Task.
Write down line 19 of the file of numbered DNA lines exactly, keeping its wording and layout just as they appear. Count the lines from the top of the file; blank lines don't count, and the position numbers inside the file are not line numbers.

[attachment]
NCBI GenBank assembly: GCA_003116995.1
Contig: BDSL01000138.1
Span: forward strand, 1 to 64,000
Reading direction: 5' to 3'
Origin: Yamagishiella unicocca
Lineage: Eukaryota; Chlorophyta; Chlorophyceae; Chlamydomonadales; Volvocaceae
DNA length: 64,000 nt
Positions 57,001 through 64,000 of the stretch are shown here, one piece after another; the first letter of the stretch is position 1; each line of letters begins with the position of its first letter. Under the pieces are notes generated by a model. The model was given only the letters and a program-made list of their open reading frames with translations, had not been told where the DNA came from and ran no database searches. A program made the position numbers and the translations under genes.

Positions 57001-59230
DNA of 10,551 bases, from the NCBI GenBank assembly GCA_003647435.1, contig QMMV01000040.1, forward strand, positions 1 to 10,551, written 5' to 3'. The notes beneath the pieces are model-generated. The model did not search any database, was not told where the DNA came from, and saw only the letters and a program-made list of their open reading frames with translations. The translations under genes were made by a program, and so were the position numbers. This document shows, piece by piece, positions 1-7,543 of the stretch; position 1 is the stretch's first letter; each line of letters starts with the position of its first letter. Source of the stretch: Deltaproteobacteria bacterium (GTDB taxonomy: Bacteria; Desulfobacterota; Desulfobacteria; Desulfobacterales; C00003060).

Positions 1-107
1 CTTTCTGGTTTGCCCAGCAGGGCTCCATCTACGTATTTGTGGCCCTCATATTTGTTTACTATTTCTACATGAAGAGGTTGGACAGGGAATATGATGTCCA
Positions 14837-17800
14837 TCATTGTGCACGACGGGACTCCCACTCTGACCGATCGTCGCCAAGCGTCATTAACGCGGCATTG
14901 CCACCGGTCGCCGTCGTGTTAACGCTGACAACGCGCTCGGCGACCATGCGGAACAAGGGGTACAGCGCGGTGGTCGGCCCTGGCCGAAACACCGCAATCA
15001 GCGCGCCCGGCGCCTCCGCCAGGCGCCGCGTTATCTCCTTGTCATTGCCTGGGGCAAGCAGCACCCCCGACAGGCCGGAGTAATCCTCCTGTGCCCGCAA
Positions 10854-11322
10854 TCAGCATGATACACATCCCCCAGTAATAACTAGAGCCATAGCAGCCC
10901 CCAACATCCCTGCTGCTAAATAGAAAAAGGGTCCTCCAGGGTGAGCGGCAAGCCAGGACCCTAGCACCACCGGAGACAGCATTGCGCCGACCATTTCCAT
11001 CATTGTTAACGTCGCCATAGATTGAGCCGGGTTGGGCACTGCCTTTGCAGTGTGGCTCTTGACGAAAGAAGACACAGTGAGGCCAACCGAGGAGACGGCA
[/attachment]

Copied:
10901 CCAACATCCCTGCTGCTAAATAGAAAAAGGGTCCTCCAGGGTGAGCGGCAAGCCAGGACCCTAGCACCACCGGAGACAGCATTGCGCCGACCATTTCCAT